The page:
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Old 05-25-2014, 01:47 AM   #1
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GFCI keeps tripping randomly

Hi!
I'm hoping the super smart people on this forum can give us a little help. We recently purchased a Georgetown 351ds with residential fridge, and we have it stored at a covered garage with power that we've rented. The power is standard 20 amp.
Here's what keeps happening - we've got the RV plugged in (through our hardwired progressive industries surge protector of course!) with everything turned off except the fridge. No lights, TVs are off, AC/furnace off. It shows anywhere between 1-5 amps on the surge guard when we are there. So randomly, over the past week, the GFCI for the outlet is tripped and power is turned off, switching over to battery power. Since it's in a locked building that is 20 miles from our house, it's not easy to check on, although we now have a cell phone alarm set up now, so if it trips we get a text message.
Any thoughts on what could be causing it? We unplugged the TVs and microwave today, and the hot water heater is off as well, but don't know if that will solve it!
Haven't gotten a text that it's tripped yet today, but would like to solve this if we can.
Appreciate the help!
Thanks
Garren
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Old 05-25-2014, 02:06 PM   #2
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Anyone have any suggestions?
Still looking for some direction.
Thanks!
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Old 05-25-2014, 02:15 PM   #3
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GFCI outlet on the RV or the building tripping ???

If it is on the building outlet that can be the problem as you have more than one GFCI on the same circuit. Would be best if thee building outlet was not GFCI protected.

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Old 05-25-2014, 02:18 PM   #4
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Shouldn't be doing that. Gfci's can go bad. I'd try replacing the outlet w a new one and see if that's it.
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Old 05-25-2014, 02:40 PM   #5
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GCFI for building. We are renting the space, so if it needs replacing will have to talk with the owner.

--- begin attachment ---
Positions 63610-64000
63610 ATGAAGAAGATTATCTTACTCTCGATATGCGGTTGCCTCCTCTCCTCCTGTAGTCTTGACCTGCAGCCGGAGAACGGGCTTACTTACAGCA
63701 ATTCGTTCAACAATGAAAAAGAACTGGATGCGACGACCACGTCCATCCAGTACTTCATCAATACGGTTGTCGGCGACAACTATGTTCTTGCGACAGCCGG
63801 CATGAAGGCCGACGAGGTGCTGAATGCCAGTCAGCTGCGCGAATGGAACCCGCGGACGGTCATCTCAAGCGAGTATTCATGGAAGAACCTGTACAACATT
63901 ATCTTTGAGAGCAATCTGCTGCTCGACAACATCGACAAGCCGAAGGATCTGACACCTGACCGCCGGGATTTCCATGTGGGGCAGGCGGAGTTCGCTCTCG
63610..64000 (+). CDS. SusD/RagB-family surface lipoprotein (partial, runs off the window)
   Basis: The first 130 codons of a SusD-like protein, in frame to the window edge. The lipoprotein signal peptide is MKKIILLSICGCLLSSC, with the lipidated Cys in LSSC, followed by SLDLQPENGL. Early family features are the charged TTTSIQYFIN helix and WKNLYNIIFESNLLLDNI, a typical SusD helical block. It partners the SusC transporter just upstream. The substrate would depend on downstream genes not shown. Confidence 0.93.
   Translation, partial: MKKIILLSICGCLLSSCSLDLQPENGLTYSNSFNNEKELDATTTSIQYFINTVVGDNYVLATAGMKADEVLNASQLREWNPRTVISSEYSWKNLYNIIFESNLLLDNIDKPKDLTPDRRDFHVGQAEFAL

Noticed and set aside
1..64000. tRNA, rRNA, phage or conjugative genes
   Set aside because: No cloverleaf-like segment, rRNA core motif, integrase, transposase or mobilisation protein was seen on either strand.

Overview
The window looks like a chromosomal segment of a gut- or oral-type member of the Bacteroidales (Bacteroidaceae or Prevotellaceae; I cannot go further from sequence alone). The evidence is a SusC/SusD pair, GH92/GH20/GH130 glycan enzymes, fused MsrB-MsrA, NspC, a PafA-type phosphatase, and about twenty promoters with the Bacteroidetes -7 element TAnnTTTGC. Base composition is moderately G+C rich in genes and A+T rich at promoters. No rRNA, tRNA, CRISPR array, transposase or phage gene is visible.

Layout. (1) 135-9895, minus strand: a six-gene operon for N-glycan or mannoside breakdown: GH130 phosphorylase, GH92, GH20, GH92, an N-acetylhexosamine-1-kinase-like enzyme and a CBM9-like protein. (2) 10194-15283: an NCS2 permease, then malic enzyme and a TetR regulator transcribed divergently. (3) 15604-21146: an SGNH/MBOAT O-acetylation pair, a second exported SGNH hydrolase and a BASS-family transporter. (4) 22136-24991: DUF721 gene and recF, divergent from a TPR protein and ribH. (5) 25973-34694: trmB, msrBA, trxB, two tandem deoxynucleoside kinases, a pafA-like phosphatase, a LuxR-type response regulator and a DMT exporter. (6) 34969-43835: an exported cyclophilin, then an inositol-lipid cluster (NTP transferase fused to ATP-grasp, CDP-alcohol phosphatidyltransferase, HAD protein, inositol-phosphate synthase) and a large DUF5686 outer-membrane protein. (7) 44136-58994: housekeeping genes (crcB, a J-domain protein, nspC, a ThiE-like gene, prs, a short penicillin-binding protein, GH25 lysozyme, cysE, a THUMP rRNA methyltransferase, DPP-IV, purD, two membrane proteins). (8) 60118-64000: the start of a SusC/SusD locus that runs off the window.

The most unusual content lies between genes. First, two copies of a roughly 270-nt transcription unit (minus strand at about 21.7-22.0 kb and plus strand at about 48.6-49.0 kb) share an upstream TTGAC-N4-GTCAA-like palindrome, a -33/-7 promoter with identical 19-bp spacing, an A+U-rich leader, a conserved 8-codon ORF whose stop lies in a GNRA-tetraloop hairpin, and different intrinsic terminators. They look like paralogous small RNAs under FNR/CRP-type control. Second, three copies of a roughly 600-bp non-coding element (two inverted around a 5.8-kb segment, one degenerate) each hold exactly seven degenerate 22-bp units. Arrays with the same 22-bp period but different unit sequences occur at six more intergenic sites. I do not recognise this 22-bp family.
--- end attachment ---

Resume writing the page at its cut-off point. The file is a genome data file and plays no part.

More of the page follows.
Is it possible something in the RV is coming on and spiking the amp draw, so the building GCFI trips?
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Old 05-25-2014, 02:41 PM   #6
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X2 Gfci should not trip randomly. If something drew 15 or 20 amps the circuit breaker would open not the ground fault circuit . Cheap place to start.
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Old 05-25-2014, 03:33 PM   #7
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Ground fault circuit interrupters trip in the milli amps & don't take much they are designed to protect people not property. The 15-20 Amp Breakers (& surge protectors) protect property. Something serious would be wrong if a 15-20 amp breaker was to trip. GFCIs can trip if there is too much moisture or about 10000 others reasons...... One of the main reasons campground power is not GFCI protected they would be constantly tripping.

Having said that the GFCI could be bad at the building. Or any number of minor things could be causing it. The RV being plugged up to a GFCI can cause it.
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Old 05-25-2014, 04:21 PM   #8
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More exactly

A GFCI monitors the amount of current flowing from hot to neutral. If there is any imbalance, it trips the circuit. It is able to sense a mismatch as small as 4 or 5 milliamps, and it can react as quickly as one-thirtieth of a second.
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Old 05-25-2014, 04:28 PM   #9
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I doubt that the owner would remove the GFCI as it may be a code thing or his insurance company probably requires it but to plug an RV into is asking for false tripping. 30 and 50 Amp outlets at home or a campground are not usually GFCI protected.


Googled this info...........


GFCI breakers are designed to cut the power in the blink of an eye if electrical fluctuations of as little as .005 amperes are detected. Because the GFCI is so sensitive, it is most effective when wired to protect a single location. The more outlets any one GFCI protects, the more susceptible it is to phantom tripping – shutting off power because of tiny, but normal fluctuations in current flow.

GFCI breakers can also be tripped by occurrences such as electrical storms and by moisture from rainfall. It is important that the outlets for the GFCI be kept dry and protected from the elements. Most GFCI’s rated for outdoor use come with a protective cover.

Some GFCI’s are more sensitive that others.

t may be that the GFCI is too sensitive. It is normal for continuous running motors, such as pumps, to sometimes have small electrical fluctuations. Sensitive GFCI’s may detect this and falsely trip.

Good Luck with what you find.

Are you using good cords & a dog bone adapter. Check your adapter set up to make sure all is good. I know you are using a surge protector.

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Old 05-25-2014, 06:35 PM   #10
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Electrician here. I agree with most of the post I would start by changing the GFCI at the storage unit. I would make sure they replaced it with a commercial 20 amp spec grade GFCI, they are manufactured to a higher spec. You can pick one up from a local electrical supply house and just have them install it.

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